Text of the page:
• Transgender and gender-diverse people should be screened based on their anatomy and sex habits.

The list above includes some general guidelines, but some people might need other screening tests depending on their sex habits and other factors. If you are unsure whether you should be screened and for what, ask your doctor or nurse for advice.

If you have a doctor or nurse you see regularly, they should be able to screen you. But if you prefer to have screening done without your regular doctor or nurse, or if you don’t have one, you can go to a clinic. To find a clinic near you, check with your local Department of Health or visit Some clinics let you get screened without giving your name (anonymously).

Be careful with any pharmacies or online stores that offer to sell you kits to use at home to screen for STIs. For some of these tests, you turn in or mail away a sample, and then you get the results either by phone or online. For others, you do a test at home and get results within an hour. But it is not always clear which test kits are ones you can trust. If you do use one of these kits and get a positive result, be sure to follow up with a doctor or nurse. And if you get a negative result but think you might have an infection, see a doctor or nurse.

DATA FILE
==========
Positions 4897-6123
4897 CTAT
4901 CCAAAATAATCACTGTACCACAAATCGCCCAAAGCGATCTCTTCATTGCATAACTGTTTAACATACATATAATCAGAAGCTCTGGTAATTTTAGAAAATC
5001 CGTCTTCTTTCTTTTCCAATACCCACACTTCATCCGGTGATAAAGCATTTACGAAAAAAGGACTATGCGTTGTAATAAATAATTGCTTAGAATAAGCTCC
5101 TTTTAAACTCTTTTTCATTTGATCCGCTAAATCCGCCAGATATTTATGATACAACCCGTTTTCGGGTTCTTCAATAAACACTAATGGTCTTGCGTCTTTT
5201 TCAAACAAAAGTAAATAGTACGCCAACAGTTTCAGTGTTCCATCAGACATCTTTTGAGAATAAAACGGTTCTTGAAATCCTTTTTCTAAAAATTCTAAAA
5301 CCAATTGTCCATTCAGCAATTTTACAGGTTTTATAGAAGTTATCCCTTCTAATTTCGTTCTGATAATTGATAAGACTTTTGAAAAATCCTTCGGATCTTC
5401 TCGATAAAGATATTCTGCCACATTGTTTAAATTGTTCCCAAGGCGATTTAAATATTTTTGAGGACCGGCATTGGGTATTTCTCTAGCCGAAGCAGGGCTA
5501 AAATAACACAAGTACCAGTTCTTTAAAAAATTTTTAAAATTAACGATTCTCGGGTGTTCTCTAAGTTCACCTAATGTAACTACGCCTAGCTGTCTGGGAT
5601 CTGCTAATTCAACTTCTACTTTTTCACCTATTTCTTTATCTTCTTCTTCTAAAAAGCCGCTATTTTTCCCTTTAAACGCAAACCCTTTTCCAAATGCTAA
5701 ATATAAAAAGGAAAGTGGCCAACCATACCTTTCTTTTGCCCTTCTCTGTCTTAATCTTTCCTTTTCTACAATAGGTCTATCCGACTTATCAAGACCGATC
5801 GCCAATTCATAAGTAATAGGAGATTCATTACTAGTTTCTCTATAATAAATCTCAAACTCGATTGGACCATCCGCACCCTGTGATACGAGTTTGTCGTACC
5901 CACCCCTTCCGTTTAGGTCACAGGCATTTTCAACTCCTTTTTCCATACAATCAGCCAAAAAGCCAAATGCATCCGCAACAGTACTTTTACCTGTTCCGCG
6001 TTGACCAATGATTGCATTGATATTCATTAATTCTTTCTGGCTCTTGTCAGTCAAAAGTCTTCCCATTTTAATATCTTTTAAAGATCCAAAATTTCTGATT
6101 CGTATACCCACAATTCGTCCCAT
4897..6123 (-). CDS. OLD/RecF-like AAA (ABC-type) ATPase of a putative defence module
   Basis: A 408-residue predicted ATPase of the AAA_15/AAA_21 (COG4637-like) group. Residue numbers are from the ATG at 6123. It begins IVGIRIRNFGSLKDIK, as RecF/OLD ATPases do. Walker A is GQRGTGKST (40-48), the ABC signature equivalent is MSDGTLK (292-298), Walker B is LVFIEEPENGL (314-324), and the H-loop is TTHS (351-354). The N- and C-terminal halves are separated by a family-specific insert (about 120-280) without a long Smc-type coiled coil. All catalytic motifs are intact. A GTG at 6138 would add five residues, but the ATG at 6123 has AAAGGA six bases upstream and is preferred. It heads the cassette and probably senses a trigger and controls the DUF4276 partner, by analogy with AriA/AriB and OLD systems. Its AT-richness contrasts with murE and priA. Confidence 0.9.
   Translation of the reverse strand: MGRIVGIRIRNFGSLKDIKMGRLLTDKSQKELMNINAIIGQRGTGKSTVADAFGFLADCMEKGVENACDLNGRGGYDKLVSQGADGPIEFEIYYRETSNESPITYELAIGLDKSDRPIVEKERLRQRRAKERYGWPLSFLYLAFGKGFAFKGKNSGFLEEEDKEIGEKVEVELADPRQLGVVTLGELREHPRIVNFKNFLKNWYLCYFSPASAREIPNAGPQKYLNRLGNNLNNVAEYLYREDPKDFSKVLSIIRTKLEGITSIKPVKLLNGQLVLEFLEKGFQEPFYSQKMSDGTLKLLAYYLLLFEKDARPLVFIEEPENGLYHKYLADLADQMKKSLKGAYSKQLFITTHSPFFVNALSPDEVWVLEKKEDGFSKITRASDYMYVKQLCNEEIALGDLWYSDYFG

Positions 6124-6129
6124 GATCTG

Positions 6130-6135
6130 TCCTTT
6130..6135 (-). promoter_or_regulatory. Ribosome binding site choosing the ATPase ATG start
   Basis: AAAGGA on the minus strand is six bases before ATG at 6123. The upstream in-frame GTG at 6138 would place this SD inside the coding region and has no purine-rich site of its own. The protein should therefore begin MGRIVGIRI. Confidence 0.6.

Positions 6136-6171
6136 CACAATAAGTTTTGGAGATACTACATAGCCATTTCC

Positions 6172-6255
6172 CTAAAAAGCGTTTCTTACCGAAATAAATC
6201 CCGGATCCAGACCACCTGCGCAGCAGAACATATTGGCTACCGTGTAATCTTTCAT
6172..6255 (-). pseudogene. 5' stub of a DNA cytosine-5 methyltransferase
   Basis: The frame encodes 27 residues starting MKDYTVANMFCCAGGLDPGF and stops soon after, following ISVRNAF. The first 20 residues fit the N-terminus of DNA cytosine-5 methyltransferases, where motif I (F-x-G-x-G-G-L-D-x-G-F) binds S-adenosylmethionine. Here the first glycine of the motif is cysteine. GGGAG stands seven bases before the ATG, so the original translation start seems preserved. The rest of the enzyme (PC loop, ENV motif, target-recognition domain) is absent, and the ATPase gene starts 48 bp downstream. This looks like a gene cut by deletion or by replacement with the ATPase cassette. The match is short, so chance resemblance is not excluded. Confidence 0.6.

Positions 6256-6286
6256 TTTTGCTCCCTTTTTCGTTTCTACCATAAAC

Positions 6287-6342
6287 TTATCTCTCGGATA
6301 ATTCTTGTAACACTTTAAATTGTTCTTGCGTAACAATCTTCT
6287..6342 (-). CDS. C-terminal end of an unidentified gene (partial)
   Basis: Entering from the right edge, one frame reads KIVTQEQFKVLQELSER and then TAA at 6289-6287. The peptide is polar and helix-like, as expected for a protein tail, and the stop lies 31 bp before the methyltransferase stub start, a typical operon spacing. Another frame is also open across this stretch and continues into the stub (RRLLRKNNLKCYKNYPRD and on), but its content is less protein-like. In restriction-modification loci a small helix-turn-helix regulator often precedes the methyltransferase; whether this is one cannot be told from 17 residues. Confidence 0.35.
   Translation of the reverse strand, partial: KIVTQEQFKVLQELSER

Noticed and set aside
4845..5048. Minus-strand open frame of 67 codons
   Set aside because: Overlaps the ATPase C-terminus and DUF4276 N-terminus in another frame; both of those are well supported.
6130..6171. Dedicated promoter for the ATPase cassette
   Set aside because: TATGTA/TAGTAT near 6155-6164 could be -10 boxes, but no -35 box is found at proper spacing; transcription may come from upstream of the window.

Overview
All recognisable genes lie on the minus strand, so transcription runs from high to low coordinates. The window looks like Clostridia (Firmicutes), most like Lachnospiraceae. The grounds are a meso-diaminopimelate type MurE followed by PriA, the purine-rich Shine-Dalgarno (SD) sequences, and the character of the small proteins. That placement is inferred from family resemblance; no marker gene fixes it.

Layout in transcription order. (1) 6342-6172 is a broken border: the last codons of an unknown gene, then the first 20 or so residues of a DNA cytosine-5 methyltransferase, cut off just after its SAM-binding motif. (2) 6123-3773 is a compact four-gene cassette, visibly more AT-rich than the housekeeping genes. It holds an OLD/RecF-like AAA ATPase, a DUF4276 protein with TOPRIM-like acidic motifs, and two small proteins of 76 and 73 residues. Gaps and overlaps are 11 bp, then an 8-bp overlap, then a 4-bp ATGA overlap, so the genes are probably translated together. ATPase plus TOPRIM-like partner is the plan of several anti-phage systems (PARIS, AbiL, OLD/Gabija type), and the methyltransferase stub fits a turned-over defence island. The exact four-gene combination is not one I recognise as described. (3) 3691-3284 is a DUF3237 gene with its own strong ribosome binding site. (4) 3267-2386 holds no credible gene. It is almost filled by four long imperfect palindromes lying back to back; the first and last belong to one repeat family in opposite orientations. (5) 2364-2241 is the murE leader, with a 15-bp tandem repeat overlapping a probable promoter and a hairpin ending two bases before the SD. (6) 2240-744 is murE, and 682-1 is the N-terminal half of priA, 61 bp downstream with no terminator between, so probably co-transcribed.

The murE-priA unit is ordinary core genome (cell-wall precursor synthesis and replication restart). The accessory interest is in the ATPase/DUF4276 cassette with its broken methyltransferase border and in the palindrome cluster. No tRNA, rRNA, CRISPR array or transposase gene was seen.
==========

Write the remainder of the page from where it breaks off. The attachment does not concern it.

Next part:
In general, watch out for any genital itching, burning, sores, or discharge. But be aware that many STIs do not cause any symptoms. The best way to know for sure if you have an STI is to be screened.

If you have an STI, you will need treatment. The right treatment will depend on the type of STI you have. Treatment might include antibiotics or medicines called antivirals, which fight viruses. Treatment can cure your infection or keep it from getting worse. It can also reduce the chance that you spread your infection to others.

If you do have an infection, you might need to tell the people you could have infected. Your doctor or nurse can help you figure out which partners you need to tell based on when you last had sex with them.

There is no definite way to prevent all STIs. But there are things you can do to lower your chances of catching one:

  • The most important thing you can do is to use a condom every time you have sex. Both external (male) and internal (female) condoms can protect against STIs. But be aware that condoms made out of “natural materials,” such as sheep intestine, do not protect against STIs.
  • Ask your doctor if there are any vaccines you should get. If you are 26 years old or younger, you can get a vaccine to protect against HPV, the virus that causes genital warts and cervical cancer. Some older people can also get the HPV vaccine. If you do not have hepatitis A or B and have not already gotten the vaccine for hepatitis A or B, you can get those vaccines, too.
  • If your partner has herpes, they can reduce the chances of infecting you by taking a medicine called valacyclovir (brand name: Valtrex).
  • If you are at very high risk of catching HIV, you might be able to take a pill every day to reduce the chances that you will get HIV. If you are interested in this, talk to your doctor.